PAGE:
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This year I am upgrading my hunting clothing, but need some help. Outlayer: I want bibs to prevent wind from blowing up my back.

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  • This year I am upgrading my hunting clothing, but need some help. Outlayer: I want bibs to prevent wind from blowing up my back.

    This year I am upgrading my hunting clothing, but need some help. Outlayer: I want bibs to prevent wind from blowing up my back. Coat: I want a coat that is waterproof and windproof. Base layers: I want something semi snug and preferably a single layer. All these need to be, Polar weight so to speak, waterproof & windproof(outlayer), NON-BULKY. I have been looking at Under Armor but the price is confiscatory in my opinion and I really don't now their product, but they maybe well worth it I don't know so any help would be great. Are there any comparable in design? My last 5 yrs has been rocky polar weight base layer and carhart heavyweight bibs fleece jacket under a North face jacket (similar to neoprene) and they just aren't cutting it anymore (darn office job I suspect).

  • #2
    To answer this I'd need to know what region of the country you're hunting in and the kind of temperatures you typically encounter (although based on your description it sounds like someplace cold). In my home state of Virginia, it doesn't get very cold until late in the season, and typically only single digits at the coldest in early morning. On those days, I opt for wool, but for the bulk of the season, I typically wear a waterproof (but uninsulated) coat from Cabelas, and then layer underneath based on temperature -- usually a lightweight fleece jacket over an insulated shirt with some type of baselayer (Under Armor is ok, but I use others). I keep a matching pair of rainpants in my PAC in case of moisture, but typically wear a synthetic hunting pant (also from Cabelas) that's fairly warm, and doesn't absorb moisture (like cotton). This general set up allows me to add and shed layers throughout the day based on temperature, and I like using waterproof shells as my standard kit because I'm always prepared for rain or snow. I have yet to find the right pair of boots that will keep me warm in a tree standard, yet be comfortable enough when I get down and stalk, but that quest continues. Good luck.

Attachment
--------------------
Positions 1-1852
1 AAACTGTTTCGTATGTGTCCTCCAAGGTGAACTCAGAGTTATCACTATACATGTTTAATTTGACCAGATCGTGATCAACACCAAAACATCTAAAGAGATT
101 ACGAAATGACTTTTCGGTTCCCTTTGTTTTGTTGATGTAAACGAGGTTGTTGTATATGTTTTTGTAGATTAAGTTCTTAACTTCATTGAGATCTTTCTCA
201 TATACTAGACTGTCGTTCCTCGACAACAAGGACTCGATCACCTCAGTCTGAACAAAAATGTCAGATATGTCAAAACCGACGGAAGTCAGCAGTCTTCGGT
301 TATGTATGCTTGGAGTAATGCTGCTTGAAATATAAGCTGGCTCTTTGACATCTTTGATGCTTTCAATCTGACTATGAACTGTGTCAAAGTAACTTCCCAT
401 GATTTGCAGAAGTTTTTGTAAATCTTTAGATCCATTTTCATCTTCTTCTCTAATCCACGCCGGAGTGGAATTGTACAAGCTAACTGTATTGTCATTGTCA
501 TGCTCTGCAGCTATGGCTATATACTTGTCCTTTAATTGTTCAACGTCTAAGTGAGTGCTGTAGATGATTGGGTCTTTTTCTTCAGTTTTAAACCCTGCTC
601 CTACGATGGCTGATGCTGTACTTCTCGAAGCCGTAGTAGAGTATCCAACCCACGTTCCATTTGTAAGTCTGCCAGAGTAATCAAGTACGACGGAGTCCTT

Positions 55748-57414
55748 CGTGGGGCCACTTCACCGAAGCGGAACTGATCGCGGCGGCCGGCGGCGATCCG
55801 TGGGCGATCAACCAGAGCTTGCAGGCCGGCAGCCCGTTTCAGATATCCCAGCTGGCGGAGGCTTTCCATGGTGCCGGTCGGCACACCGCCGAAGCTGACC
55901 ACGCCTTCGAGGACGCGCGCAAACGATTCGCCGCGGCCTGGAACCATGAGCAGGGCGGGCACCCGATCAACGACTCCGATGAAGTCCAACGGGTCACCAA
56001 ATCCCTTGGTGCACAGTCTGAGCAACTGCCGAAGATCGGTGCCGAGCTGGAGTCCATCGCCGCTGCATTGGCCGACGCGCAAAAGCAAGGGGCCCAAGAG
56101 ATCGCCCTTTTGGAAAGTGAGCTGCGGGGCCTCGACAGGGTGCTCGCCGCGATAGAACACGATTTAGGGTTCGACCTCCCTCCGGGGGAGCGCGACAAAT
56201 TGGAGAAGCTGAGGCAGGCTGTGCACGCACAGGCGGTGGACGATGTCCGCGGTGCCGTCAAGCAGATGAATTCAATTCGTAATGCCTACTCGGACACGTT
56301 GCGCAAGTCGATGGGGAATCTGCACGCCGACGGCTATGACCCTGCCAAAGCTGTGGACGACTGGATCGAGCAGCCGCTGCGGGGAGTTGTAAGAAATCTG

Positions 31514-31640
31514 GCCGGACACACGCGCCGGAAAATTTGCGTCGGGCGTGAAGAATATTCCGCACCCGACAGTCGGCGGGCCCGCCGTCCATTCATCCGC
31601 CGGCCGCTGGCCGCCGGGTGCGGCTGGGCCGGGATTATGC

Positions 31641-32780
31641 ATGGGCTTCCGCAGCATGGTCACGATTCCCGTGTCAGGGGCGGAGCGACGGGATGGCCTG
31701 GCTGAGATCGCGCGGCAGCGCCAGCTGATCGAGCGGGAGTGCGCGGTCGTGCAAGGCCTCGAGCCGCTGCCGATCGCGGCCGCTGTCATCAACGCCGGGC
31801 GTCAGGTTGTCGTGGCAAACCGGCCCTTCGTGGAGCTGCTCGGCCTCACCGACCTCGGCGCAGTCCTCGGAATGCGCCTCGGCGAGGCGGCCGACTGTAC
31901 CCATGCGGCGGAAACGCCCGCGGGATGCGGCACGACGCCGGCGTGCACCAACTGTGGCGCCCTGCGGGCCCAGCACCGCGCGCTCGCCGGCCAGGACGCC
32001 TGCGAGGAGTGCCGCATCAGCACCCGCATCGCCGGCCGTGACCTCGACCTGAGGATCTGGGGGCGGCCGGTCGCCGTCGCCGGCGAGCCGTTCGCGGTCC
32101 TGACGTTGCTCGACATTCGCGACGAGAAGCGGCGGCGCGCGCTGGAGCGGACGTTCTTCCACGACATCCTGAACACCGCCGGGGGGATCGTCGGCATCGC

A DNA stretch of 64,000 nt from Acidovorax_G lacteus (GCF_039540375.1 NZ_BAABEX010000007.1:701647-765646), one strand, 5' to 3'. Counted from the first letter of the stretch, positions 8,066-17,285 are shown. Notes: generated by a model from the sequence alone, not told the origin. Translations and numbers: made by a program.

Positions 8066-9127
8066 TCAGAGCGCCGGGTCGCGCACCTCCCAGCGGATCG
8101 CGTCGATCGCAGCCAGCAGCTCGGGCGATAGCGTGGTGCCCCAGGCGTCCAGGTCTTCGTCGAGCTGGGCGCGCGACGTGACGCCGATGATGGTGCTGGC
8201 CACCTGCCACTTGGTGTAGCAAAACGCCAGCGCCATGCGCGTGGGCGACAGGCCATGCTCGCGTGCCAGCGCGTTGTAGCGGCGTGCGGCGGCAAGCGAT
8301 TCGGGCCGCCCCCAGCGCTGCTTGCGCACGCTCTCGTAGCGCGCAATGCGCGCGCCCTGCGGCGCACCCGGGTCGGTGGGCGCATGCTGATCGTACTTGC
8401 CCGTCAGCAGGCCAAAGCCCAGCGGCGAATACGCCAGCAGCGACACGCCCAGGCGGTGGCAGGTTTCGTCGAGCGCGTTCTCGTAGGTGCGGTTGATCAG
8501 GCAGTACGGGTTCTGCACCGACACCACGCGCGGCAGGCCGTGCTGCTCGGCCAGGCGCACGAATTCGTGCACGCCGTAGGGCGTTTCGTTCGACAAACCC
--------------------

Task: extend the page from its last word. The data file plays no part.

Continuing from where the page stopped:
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    • #3
      I wear a Cabelas windshear coat with a down vest under it for cold weather. then I wear waterpoof pants under wool pants and I am always warm no matter what the weather.